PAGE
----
- Seriously consider for wilderness recommendation all roadless areas in the Colville National Forest. The Colville National Forest proposed action includes recommended wilderness for some of the “Crown Jewels” of the Colville, including most of the Kettle Crest (Profanity and Bald-Snow roadless areas), Hoodoo Canyon, Abercrombie Mountain, and the additions to the Salmo-Priest Wilderness. It's a good start, but the recommendations notably leave out several pieces of the roadless areas recommended for wilderness on the Kettle Crest, including areas along Sherman Pass as well as a large area north of Mount Leona and west of Profanity Peak. The Forest Service is leaving these areas out of the wilderness recommendation to leave options open for future development of uranium deposits along the Kettle Crest Trail. Tell the Forest Service that this area needs to be recommended specifically to keep a future uranium mine off the Kettle Crest! There are also several other wilderness quality areas that should be considered for wilderness in the final plan: Thirteenmile, Cougar Mountain, Twin Sisters, Hall Mountain, Grassy Top Mountain, Quartzite, Bunchgrass Meadows. All inventoried roadless areas in the Colville should be seriously considered for wilderness recommendation.
- Safeguard the wild characteristics of roadless areas. All roadless areas that were inventoried as part of the forest plan revision should remain roadless and be managed consistent with the Roadless Area Conservation Rule. Clear direction should be included in the final plan that no road building is allowed in roadless areas.
- Manage for climate change. As the forest begins to feel the impacts of our changing climate, the Forest Service must manage the forest for climate change. Protecting core habitats of sufficient size to accommodate large natural disturbances, like fire and insect events, and maintaining connectivity between core habitats contributes substantially to wildlife adaptation to a changing environment. Maintaining existing carbon storage in old forests, soils, and wetlands mitigates the impacts of climate change. Protecting large robust “core” ecosystems, creating adaptation corridors, storing carbon to mitigate climate change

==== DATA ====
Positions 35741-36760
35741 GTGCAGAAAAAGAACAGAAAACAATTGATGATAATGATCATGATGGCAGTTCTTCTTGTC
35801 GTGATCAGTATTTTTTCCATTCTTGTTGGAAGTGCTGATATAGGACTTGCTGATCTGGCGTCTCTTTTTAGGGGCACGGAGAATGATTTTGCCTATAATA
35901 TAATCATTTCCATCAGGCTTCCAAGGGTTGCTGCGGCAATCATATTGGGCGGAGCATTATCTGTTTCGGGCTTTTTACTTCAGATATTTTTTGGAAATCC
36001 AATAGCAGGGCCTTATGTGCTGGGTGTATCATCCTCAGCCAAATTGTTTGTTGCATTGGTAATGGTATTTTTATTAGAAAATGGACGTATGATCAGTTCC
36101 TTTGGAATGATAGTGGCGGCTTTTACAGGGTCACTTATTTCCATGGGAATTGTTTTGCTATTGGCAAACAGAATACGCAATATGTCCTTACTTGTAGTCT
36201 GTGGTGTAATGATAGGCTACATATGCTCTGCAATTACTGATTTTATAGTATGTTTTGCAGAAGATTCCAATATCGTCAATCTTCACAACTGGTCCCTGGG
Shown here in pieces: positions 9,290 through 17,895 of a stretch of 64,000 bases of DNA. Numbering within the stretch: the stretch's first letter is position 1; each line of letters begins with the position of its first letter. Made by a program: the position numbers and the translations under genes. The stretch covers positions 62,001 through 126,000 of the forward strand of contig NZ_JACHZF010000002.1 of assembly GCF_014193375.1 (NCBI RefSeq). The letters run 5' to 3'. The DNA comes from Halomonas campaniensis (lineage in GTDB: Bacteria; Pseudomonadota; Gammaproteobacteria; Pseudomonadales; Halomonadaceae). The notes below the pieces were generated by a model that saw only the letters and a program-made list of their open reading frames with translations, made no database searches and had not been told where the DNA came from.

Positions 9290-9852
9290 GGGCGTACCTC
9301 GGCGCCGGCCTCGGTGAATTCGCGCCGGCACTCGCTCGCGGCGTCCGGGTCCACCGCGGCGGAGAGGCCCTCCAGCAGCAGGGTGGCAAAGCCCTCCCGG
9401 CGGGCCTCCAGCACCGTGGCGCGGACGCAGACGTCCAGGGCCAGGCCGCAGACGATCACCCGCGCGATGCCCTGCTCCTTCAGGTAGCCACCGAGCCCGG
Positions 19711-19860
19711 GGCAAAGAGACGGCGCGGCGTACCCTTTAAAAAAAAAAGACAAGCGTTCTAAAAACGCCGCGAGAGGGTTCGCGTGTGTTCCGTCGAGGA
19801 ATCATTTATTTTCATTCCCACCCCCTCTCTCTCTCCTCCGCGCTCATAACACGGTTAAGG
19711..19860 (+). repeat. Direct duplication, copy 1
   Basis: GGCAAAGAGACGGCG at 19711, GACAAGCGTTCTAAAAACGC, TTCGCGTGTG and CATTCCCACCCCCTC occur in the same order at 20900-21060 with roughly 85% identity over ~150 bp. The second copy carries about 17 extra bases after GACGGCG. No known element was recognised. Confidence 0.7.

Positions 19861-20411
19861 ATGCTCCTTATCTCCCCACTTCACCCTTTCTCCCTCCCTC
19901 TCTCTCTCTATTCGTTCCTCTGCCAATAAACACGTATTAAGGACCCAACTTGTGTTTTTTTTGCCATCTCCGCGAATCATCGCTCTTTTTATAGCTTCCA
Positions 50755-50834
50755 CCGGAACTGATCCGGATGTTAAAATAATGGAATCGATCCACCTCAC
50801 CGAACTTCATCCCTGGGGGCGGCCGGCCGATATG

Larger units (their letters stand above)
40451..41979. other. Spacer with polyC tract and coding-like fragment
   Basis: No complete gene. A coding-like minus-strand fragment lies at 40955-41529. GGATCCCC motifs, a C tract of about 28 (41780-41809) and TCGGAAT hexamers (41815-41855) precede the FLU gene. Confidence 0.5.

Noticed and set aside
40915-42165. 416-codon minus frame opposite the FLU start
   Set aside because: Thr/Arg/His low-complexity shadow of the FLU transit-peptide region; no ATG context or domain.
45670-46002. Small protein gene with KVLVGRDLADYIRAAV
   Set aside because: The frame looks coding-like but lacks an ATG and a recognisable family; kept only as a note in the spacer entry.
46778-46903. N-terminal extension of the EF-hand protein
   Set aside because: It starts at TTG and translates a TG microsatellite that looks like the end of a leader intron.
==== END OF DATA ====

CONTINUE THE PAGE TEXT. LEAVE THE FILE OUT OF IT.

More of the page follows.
- Address winter recreation and travel. The Forest Service needs to give management direction for winter recreation, including guidance on where snowmobiling is and is not appropriate. Quiet, human-powered snowsports, from backcountry skiing to snowshoeing, are the fastest growing forms of winter recreation. Given the growing number of snowmobiles in the forest and increased technology of snowmobiles, increased understanding of the needs of wildlife, and need for balance of recreational options, it would be unacceptable not to address mechanized and non-mechanized winter travel in the proposed action and revise forest plans.
- Clarify the definition of Special Interest Areas. There are several “special interest areas” (areas managed for native plants, recreation, etc), a few of them quite large, identified in the proposed action that need much more specific definition than what is provided. Where these areas overlay potential wilderness and recommended wilderness areas, wilderness qualities need to be a priority in the management direction.
- Define a “right-size,” sustainable road system. We commend the proposed action’s goal to maintain an access system of authorized roads that is safe, affordable, and environmentally sound. The Forest Service’s obligation to a road system that is the “right size” should be recognized by an explicit statement that the current road network will necessarily need to be reduced.